https://apod.nasa.gov/apod/ap220910.html ( September 10, 2022)
This nighttime photograph from the International Space Station (ISS) as it orbited 261 miles above looks across the Mediterranean Sea from north Africa to southern Europe.
from NASA http://www.nasa.gov/image-feature/mediterranean-cities-light-up-the-night
Payloads: GRIP: GRIP Session 3 science was performed in the seated position. The GRIP experiment studies long-duration spaceflight effects on the abilities of human subjects to regulate grip force and upper limbs trajectories when manipulating objects during different kind of movements such as oscillatory movements, rapid discrete movements, and tapping gestures. Fixed Radio Frequency Identification … ...
September 08, 2022 at 12:00PM
From NASA: https://blogs.nasa.gov/stationreport/2022/09/08/iss-daily-summary-report-9-08-2022/
Thursday, September 8, 2022
Voyager 1 and Voyager 2 were launched in 1977 on a grand tour of the outer planets of the Solar System. They have become the longest operating and most distant spacecraft from Earth. Both have traveled beyond the heliosphere, the realm defined by the influence of the solar wind and the Sun's magnetic field. On the 45th year of their journey toward the stars Voyager 1 and 2 reached nearly 22 light-hours and 18 light-hours from the Sun respectively and remain the only spacecraft currently exploring interstellar space. Each spacecraft carries a 12-inch gold-plated copper disk with recordings of sounds, pictures and messages. The Golden Records are intended to communicate a story of life and culture on planet Earth, preserved in a medium that can survive an interstellar journey for a billion years.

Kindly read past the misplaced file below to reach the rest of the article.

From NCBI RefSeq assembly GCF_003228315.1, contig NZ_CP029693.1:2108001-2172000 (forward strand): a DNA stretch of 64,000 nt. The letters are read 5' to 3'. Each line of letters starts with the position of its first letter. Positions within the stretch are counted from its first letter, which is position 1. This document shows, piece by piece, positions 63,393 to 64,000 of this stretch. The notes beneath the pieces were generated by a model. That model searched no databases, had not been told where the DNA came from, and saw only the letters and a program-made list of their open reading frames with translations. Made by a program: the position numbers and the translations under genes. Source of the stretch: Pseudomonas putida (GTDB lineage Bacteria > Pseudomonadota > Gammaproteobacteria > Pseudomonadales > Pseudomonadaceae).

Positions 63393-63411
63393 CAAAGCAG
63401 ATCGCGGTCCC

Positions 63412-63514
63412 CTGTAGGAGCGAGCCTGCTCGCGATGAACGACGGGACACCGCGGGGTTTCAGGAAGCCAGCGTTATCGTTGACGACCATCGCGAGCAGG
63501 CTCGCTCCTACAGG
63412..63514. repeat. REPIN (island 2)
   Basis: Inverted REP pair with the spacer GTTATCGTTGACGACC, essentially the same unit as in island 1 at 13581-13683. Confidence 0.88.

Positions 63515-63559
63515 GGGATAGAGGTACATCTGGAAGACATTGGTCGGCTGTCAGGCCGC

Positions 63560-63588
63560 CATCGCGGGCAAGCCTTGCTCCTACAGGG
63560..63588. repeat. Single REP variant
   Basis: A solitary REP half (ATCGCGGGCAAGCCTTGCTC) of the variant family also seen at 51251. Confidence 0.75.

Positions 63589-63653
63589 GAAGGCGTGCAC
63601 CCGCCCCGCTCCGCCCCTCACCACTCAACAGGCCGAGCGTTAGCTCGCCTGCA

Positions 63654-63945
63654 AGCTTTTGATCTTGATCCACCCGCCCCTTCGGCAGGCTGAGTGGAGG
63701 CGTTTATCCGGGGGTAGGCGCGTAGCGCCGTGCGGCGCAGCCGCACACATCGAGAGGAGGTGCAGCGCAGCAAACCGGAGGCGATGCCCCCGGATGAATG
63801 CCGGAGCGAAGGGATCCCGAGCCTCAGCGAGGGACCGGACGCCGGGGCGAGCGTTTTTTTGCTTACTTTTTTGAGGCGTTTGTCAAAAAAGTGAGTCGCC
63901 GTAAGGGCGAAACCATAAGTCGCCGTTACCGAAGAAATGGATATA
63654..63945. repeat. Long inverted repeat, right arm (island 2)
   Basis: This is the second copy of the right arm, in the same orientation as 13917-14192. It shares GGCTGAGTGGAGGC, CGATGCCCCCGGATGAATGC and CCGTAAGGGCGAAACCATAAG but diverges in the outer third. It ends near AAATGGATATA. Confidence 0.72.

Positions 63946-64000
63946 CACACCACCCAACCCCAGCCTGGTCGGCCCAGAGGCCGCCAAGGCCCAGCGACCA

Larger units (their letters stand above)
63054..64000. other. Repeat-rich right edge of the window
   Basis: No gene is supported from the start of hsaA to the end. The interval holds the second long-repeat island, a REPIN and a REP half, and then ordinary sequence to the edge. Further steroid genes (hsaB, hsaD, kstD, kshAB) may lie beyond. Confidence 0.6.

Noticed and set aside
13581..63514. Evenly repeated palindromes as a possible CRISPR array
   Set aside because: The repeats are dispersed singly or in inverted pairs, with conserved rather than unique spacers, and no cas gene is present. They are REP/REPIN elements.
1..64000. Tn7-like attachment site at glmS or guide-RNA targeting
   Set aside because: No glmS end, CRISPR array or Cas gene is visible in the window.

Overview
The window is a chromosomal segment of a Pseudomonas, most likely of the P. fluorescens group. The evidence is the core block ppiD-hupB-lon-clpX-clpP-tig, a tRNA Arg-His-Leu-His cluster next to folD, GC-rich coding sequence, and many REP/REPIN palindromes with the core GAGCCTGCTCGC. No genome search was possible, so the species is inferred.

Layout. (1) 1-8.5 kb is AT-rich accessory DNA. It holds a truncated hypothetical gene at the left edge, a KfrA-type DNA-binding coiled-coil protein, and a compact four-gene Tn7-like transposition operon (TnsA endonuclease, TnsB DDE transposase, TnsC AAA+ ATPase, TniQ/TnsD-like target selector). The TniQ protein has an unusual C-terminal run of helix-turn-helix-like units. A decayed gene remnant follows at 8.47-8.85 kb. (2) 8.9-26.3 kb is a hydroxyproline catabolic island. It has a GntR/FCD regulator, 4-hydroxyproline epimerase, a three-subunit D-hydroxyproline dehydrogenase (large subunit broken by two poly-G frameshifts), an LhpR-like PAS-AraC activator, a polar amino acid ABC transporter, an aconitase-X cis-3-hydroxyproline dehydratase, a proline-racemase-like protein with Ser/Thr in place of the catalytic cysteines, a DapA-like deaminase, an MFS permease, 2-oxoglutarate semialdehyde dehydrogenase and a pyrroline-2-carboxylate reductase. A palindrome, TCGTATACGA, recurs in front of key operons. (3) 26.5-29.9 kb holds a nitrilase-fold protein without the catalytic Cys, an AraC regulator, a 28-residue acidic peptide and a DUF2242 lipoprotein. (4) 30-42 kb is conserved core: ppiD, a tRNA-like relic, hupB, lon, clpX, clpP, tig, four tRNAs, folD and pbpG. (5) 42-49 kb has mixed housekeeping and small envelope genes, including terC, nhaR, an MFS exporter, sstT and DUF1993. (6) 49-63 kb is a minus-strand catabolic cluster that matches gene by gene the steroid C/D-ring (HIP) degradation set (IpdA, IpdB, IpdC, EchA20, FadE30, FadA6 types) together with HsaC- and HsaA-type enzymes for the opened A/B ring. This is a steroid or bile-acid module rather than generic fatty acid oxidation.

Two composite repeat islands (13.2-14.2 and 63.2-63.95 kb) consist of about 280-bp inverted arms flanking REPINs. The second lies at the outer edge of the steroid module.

https://apod.nasa.gov/apod/ap220909.html ( September 09, 2022)
Payloads: Life Support Rack (LSR): Power, data, fluid umbilicals, and adapters were installed between NOD3A5 ISS utilities and the LSR Rack Interface Panel. LSR is a technology demonstrator for closed loop air revitalization. LSR captures carbon dioxide from cabin air and recovers 50% of its oxygen for use by the astronauts. LSR will operate for … ...
September 07, 2022 at 12:00PM
From NASA: https://blogs.nasa.gov/stationreport/2022/09/07/iss-daily-summary-report-9-07-2022/
Wednesday, September 7, 2022
Fans of our fair planet might recognize the outlines of these cosmic clouds. On the left, bright emission outlined by dark, obscuring dust lanes seems to trace a continental shape, lending the popular name North America Nebula to the emission region cataloged as NGC 7000. To the right, just off the North America Nebula's east coast, is IC 5070, whose avian profile suggests the Pelican Nebula. The two bright nebulae are about 1,500 light-years away, part of the same large and complex star forming region, almost as nearby as the better-known Orion Nebula. At that distance, the 3 degree wide field of view would span 80 light-years. This careful cosmic portrait uses narrowband images combined to highlight the bright ionization fronts and the characteristic glow from atomic hydrogen, and oxygen gas. These nebulae can be seen with binoculars from a dark location. Look northeast of bright star Deneb in Cygnus the Swan, soaring high in the northern summer night sky.
https://apod.nasa.gov/apod/ap220908.html ( September 08, 2022)
The Voyager mission was designed to take advantage of a rare geometric arrangement of the outer planets in the late 1970s and the 1980s which allowed for a four-planet tour for a minimum of propellant and trip time.
from NASA http://www.nasa.gov/image-feature/voyager-1-s-mission-to-the-outer-planet-begins
Tuesday, September 6, 2022